• Designing forms for mobile
  • Detecting client capabilities with script
  • Using server-side detection with PHP and ASP.NET
  • Working with mobile browser capabilities
  • Viewing and testing the mobile site on device emulators
Subjects:
Developer Web Web Foundations Mobile Web
Software:
HTML
Author:
Joe Marini

Designing mobile-friendly pages

There are some basic design guidelines that you can follow to ensure that your pages will have a good solid foundation for working well on mobile devices. To begin with, design your pages to be finger-friendly and not require a highly accurate pointing device like a stylus. Of course there are still plenty of stylus-based devices out there, but designing for the finger will usually result in the design that suits the stylus as well, and the reverse is not true. Fingers can do a lot more than stylus pens. They can easily flick, pinch, stretch, and perform all kinds of gestures that pointing devices like a stylus are not suited for.

As more and more mobile devices become touch-capable and more browsers implement touch-based events in JavaScript, your pages can become ever more interactive and take on the feel of a native application. Fingertips are typically 40 to 80 pixels in size, so you need to make sure that your clickable targets are large enough and spaced appropriately to be able to respond to finger taps unambiguously. A good size to consider is that click targets should be a minimum of seven millimeters in size. Optimize your pages for vertical scrolling and minimize or eliminate the need to pan left or right.

Vertical-scrolling web pages are also easily usable with just one hand. While the user is holding the device, they can use their free thumb to scroll up or down on touch-capable devices or use arrow keys, or some other navigation element. The vertical-scrolling mode is one that most users are already familiar with, since they already know how to scroll web pages, and it simplifies the number of gestures that a user has to perform in order to read the content. It also reduces the chance that the user will miss important content that they don't realize they can pan left or right.

Finally, avoid certain technologies that don't work well on mobile browsers or are known to cause problems. Framesets, for example, are just a bad idea on mobile pages. While most mobile browsers can handle them just fine, they take up a lot of screen real estate with their borders and they are hard to read. Scrolling their contents can also be troublesome, since it usually requires a different gesture to scroll within a scrollable page element than to scroll the page itself, and many users may have trouble discovering that. Tables that are used only to achieve layout positioning should also be avoided.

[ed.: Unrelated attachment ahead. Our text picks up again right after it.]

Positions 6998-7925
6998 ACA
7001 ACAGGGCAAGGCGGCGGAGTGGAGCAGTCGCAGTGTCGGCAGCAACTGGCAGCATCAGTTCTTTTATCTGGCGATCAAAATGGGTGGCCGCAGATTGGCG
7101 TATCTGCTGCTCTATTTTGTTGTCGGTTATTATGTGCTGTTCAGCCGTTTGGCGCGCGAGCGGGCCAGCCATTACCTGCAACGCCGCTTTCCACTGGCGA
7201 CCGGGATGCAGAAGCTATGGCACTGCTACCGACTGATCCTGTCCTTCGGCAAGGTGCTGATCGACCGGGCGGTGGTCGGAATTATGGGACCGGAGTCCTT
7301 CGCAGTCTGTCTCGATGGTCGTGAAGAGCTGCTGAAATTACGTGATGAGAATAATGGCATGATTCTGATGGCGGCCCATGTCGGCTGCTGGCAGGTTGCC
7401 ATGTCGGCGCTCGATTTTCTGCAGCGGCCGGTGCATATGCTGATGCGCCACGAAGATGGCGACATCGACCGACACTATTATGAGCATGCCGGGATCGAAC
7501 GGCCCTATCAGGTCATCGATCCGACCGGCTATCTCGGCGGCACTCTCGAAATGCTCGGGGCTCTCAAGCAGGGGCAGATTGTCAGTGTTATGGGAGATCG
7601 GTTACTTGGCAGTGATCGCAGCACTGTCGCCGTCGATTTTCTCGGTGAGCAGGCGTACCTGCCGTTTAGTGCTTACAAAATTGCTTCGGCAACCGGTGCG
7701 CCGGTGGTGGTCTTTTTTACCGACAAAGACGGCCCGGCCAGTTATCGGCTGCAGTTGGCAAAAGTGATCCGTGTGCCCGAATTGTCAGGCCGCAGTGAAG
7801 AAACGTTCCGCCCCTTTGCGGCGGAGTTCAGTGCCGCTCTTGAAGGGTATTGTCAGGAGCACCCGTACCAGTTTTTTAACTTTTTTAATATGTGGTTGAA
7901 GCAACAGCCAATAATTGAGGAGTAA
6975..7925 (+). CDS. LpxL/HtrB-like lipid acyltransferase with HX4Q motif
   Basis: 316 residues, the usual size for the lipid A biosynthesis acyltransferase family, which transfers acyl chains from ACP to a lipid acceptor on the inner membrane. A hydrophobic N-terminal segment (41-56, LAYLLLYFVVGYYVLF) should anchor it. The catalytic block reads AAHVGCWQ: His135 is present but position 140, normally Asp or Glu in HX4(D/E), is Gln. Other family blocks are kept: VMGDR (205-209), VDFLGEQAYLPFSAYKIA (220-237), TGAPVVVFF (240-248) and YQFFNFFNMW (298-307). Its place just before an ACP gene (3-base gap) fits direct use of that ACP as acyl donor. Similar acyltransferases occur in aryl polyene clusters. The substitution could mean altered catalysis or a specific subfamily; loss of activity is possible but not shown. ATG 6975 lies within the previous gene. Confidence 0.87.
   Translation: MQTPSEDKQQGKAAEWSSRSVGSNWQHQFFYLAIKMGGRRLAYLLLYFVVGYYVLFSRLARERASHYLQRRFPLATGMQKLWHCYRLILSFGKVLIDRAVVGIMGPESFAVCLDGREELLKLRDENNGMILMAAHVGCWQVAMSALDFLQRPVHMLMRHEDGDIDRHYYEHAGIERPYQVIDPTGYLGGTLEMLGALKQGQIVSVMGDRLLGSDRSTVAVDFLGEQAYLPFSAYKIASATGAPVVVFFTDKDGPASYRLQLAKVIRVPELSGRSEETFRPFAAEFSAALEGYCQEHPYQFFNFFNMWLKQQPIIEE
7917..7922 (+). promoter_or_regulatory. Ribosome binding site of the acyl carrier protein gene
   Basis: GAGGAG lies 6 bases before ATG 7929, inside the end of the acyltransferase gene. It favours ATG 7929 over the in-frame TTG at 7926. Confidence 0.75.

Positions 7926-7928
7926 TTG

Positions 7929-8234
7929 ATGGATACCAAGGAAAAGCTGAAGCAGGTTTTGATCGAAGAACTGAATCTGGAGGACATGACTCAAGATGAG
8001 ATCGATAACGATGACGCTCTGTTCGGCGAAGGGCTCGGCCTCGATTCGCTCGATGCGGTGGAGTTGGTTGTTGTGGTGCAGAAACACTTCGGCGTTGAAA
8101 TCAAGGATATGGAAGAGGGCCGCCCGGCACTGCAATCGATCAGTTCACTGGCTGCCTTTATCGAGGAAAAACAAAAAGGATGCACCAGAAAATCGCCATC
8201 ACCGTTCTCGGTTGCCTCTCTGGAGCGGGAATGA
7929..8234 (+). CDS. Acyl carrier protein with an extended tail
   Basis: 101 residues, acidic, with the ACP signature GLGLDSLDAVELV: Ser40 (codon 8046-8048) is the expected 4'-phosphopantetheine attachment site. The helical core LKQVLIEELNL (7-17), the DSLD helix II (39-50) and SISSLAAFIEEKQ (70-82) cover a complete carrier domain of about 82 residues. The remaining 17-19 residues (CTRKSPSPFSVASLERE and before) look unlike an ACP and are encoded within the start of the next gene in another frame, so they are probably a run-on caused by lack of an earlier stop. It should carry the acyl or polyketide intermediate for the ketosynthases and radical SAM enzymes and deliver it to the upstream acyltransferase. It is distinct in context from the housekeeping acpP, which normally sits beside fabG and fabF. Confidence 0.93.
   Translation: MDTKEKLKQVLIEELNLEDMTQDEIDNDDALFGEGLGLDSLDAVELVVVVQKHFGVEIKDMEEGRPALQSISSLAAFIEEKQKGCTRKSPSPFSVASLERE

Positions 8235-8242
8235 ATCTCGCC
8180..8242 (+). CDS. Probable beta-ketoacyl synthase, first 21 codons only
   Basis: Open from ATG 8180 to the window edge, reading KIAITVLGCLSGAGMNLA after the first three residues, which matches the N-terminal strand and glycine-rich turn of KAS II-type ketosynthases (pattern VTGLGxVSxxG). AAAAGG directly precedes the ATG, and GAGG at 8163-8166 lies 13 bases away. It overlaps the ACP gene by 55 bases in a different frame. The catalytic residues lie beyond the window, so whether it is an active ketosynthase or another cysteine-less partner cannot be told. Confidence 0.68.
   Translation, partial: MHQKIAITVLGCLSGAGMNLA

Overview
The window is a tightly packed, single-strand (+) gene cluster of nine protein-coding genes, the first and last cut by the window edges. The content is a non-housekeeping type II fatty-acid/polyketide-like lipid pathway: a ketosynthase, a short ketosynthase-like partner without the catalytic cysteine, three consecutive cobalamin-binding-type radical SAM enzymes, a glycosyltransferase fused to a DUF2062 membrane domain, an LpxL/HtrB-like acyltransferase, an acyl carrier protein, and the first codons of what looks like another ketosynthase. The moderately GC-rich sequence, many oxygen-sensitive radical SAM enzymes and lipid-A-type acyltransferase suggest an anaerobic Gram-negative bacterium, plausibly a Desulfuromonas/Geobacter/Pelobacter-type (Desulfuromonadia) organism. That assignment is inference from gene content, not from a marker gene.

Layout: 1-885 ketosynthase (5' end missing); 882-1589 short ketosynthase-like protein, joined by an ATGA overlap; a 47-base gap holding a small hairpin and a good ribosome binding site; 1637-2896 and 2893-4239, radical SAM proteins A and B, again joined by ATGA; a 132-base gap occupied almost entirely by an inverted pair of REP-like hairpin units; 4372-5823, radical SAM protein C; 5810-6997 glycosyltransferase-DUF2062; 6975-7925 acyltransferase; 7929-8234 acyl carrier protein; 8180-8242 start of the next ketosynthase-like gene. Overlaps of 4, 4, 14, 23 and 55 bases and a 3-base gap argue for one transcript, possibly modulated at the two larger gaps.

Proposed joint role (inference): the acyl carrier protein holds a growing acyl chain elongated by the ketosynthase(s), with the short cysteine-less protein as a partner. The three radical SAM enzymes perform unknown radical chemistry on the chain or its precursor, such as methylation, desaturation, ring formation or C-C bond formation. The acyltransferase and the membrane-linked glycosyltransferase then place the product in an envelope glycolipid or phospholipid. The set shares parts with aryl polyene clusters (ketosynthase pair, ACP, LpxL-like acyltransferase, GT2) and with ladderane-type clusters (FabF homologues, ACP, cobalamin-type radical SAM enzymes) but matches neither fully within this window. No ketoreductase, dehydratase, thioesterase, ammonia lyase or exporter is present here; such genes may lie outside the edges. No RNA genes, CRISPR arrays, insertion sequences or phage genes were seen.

Using tables to layout content is a bad idea in general, even on desktop pages, but they are especially bad for mobile devices since it's harder to adapt to varying screen sizes and the added table code tends to bloat the page size. Nested tables just make the problem even worse. Now to be clear, tables that are used to display tabular data are just fine. That's what the table tag was invented for in the first place, but don't use them to position elements. That's why there's CSS. Image maps also present a usability problem on mobile devices.

Now they work for the most part, but the problem with image maps is that they typically rely on some kind of mouse-over behavior in order to highlight a part of the map that should then be clicked on. Most mobile devices that rely on touch events don't have such support. There's no way for the browser to detect that a finger is hovering over the image map in order to trigger the hover event to highlight the map parts. In fact, for this reason, hover effects such as dropdown menus are a bad idea in general on mobile devices. And lastly, most mobile browsers don't provide support for things like plug-ins or extensions, so don't rely on them, or show the user any pages that prompt them to try to download them.

Following these guidelines will help you establish a solid foundation upon which to build mobile web pages that work well across a variety of mobile devices with varying capabilities that are easy for users to consume and interact with.

There are currently no FAQs about Mobile Web Design & Development Fundamentals.